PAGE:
Take three gem tokens of different colour

Take two gem token of the same colour(gem stack has to be four or more)

Purchase a card from the marketplace

Reserve a card from the market place by taking said card and also getting a wild gem token(can only hold up to 3 reserved cards at a time)

If players have enough level 1,2 &3 cards in play to accommodate a visit from  a baron then they also get that baron on the turn that they meet the requirement.

The first player to reach fifteen prestige points will herald the end of the game. If they were the last to play that round then the game stops immediately but if they were the first then  the succeeding players can still do their last actions to close the round.

Player with the highest prestige points at the end of the game wins. Easy Peasy right?

I’ll leave that up to you to experience first hand.


Replay Value

The fast paced and relaxed game play entails this game to be played again and again and again, a fast favourite to most players who have experienced the game first hand. And as I always say nobody plays splendor only once.

Overall: the game is a very good gateway game to new players and a good cool down game to veterans in the board game scene. Highly recommended for all ages as well.

Especially good if played in a group of 4.

Reviewer: John Brillantes



09.0 / 10.0 - 030% - Gameplay
09.0 / 10.0 - 025% - Theme
10.0 / 10.0 - 020% - Components
09.0 / 10.0 - 015% - Rules Explanation
10.0 / 10.0 - 010% - Replayability

09.5 / 10.0 - Overall






Zombie 15': Battle Against Time! Zombies Are On The Rise!

Zombie 15' is a new and innovative co-op zombie game for two to four players created by Guillaume Lemery & Nicolas Schlewitz! While most other zombie games take around 90 minutes or so to play, this is the first one that has an included CD that has soundtracks that end at exactly 15 minutes. If you guys don't finish it before the track ends, you lose the game. Get ready to be on your toes as you try to complete your objectives while killing hordes and hordes of zombies coming after you.

Continue Reading >





You are a powerful state official within a government full of discord, intrigue and chaos. The government is on the brink of collapsing and you seize the opportunity to amass power by bribing and manipulating your way to the top. To be successful, you have to eliminate all your opponents and cut off their ties and influence.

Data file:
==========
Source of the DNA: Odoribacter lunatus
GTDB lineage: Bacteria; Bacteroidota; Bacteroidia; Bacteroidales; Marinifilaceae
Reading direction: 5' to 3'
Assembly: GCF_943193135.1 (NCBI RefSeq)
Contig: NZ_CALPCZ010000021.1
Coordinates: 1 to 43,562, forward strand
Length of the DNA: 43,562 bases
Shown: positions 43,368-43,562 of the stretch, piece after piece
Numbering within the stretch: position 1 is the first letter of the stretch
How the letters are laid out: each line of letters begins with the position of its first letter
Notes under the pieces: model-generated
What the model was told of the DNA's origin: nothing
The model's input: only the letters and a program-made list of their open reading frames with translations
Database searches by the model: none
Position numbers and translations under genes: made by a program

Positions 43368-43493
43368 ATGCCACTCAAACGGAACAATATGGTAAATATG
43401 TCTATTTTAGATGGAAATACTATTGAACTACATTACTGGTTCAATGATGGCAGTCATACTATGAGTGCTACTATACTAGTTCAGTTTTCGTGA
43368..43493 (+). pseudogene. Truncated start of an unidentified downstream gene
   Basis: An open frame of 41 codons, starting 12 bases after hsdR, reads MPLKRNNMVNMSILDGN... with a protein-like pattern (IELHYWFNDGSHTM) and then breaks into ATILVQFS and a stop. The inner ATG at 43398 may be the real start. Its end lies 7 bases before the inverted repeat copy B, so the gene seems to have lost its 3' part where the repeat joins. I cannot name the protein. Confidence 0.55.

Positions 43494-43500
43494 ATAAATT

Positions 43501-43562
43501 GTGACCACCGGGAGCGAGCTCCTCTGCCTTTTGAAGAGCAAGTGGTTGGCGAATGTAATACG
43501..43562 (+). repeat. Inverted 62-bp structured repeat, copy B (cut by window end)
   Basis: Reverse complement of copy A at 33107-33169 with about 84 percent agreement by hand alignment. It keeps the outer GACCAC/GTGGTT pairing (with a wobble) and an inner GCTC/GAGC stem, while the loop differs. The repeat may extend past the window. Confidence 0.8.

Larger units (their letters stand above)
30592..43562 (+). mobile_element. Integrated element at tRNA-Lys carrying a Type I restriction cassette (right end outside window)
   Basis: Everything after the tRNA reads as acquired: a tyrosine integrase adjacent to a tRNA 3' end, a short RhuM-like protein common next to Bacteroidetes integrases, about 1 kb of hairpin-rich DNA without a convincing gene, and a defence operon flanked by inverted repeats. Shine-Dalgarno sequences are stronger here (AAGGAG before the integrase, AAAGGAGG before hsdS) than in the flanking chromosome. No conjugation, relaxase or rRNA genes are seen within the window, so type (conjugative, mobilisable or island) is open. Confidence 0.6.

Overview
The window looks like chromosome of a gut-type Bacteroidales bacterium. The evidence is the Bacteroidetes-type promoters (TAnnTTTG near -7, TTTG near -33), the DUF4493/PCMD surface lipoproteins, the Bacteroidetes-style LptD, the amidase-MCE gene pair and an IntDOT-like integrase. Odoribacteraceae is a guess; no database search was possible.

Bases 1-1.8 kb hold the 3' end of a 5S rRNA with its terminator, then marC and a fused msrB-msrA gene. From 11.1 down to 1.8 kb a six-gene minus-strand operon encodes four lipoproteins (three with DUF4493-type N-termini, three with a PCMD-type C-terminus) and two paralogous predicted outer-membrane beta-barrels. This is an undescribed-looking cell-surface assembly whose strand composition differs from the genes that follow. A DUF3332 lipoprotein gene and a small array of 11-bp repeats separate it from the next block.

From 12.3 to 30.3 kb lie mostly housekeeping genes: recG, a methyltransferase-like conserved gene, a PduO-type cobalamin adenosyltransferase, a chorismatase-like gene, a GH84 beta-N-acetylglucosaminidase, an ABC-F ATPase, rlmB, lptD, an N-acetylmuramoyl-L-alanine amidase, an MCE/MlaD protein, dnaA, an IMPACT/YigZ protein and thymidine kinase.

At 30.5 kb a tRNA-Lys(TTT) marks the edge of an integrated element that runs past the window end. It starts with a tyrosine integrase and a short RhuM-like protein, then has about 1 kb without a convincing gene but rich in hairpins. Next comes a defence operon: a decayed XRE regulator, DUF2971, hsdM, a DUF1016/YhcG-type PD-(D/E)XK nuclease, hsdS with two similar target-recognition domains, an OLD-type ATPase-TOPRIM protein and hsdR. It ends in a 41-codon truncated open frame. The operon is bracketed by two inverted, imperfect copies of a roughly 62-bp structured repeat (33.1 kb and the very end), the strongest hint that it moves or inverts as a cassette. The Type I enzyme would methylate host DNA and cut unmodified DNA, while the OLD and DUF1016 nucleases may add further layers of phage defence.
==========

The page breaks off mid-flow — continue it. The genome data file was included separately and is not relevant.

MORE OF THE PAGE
In Coup, the goal is to be the last player standing. One would want to be the last player in the game with influence which is represented by face-down character cards in the playing area.  Coup is a relatively simple game. It’s a fast-paced, action-packed, bluffing game that is sure to test your friendships and ties.


You are the head of the family/government official of an old Italian state which is ran by a corrupt and weak government – sounds pretty familiar don’t you think? The theme of the game itself is pretty common as most games revolve around concepts like fighting for power.

However, what makes this game fun is that it’s sort of like Poker in a way. It’s set almost exactly like it – you have to hide cards and you have to bluff your way to winning.


                The rules of the game are pretty straightforward. Plus there are handy cheat sheets which states all the actions a player can do every turn plus its conditions. It’s pretty easy to understand and even beginners would be able to get the flow of the game right away.


                When you open the box, you’ll see 15 cards (3 copies of each character) and several “coins” to represent currency. These are basically the only components in the game along with six cheat sheets for every player.


The only winning condition of the game is to be the last one standing. Meaning that you have to eliminate all of your foes. If you can’t eliminate them by force; bluffing and manipulation are the keys to the kingdom.

A player only gets to do one action per turn. Either that player can save up on resources (coins), exchange cards or steal from other players, or simply launch an all-out Coup. In order to do any of these actions, you have to have the appropriate character cards.

Here’s a quick rundown of the characters:

  • Duke – Can automatically take three coins from the pile; blocks foreign aid. Because of his greed, he’ll be able to help speed up the process.
  • Ambassador – Exchange cards with the stack; blocks stealing. Because of his diplomatic abilities, the ambassador can help get rid of unwanted cards while also checking what cards are left on the stack.
  • Captain – steal two coins from another player; blocks stealing. He can slow down another player’s progress by taking his resources.
  • Assassin – pay three coins to make another player lose influence. For a cheap price, she can catch unwary players off their guard.
  • Contessa – blocks assassination. By with her mere presence, she can protect a player’s influence.

Apart from these, a player can also perform several actions without the use of cards.

  • Income – Take one coin from the pile. Sometimes, honesty is the best policy.
  • Foreign Aid – Take two coins from the pile. Can be blocked by someone with a Duke.
  • Coup – pay 7 coins to make a player lose influence (unblockable). Unfortunately, in a tale surrounded by lust for power, money makes the world go round.

However, the aspect that makes this game worthwhile, nobody knows what your cards are. You can lie, cheat, and steal all you want – just don’t get caught. When you take one of the character actions – whether actively on your turn, or defensively in response to someone else's action – that character's action automatically succeeds unless an opponent challenges you. In this case, if you can't (or don't) reveal the appropriate character, you lose an influence, turning one of your characters face-up. Face-up characters cannot be used, and if both of your characters are face-up, you're out of the game. So be wary of your surroundings.